Who to Believe: Ancient Religious Texts or Today’s Scientists?

A new book by the Republican senator from Oklahoma James Inhofe is entitled “The Greatest Hoax: How the Global Warming Conspiracy Threatens Your Future.” Its basic premise is a common one heard today from some of the more extreme climate change deniers and skeptics: that God and the Bible tell us we’re safe and sound doing business-as-usual without fear of harming the planet or its climate. A frequently asked question is: how can we as a species affect the climate of an entire planet? (Never mind that more than 7 billion people are spewing over 30 billion tons of carbon dioxide—a know greenhouse gas—into the atmosphere every year. As Inhofe points out by quoting his not-so-scientific source Genesis 8:22, “as long as the earth remains there will be springtime and harvest, cold and heat, winter and summer, day and night.” All the proof we need that God will look after us, no matter what we do to the planet.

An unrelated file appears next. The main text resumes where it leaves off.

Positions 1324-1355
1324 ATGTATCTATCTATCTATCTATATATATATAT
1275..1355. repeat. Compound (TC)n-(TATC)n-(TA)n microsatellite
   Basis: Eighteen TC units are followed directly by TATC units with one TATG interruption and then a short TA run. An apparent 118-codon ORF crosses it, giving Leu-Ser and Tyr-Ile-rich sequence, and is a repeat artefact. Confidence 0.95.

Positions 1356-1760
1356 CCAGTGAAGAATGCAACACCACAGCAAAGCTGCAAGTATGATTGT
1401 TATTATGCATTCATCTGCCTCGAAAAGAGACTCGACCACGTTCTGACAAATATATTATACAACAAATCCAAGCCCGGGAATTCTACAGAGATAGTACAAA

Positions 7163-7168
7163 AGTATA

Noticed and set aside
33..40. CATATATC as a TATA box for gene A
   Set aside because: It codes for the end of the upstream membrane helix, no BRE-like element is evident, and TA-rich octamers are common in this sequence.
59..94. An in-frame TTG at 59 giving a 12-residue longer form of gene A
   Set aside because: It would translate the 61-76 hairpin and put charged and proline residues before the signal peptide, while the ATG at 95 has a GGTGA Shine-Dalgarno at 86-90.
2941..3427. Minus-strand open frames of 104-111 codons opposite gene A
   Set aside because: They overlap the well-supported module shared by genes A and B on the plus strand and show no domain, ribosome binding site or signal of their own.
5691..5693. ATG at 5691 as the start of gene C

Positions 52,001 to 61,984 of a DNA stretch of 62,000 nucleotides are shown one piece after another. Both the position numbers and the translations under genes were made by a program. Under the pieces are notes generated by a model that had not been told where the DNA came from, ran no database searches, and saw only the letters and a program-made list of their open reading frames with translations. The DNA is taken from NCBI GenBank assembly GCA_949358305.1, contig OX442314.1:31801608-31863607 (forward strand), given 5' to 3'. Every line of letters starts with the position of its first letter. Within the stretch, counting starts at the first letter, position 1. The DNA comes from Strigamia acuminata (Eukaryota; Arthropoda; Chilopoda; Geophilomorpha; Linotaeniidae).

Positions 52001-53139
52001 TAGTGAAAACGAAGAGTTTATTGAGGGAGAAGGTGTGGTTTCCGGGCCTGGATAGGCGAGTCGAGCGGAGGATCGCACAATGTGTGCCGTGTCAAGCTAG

This kind of thinking is always scary to someone like me. And when I say “someone like me,” I mean someone who believes in science and facts. It’s tough to take. I had a religious upbringing and I understand why many who are raised that way remain devout to the principles that religion teaches. (Believing in the principles is generally more reasonable, however, than believing in the facts from these ancient texts, I would argue.) But it’s difficult when people hold so tightly to small snippets of a book written thousands of years ago by people who had no understanding of science, and continue to ignore the contradictory facts we’ve learned since those words were written. The Bible has been proven wrong many times already: the sun doesn’t orbit the Earth, our planet has existed for almost 5 billion years not 5 thousand, and our species exists thanks to evolution, not a magical being that snapped his fingers and said “abra cadabra.”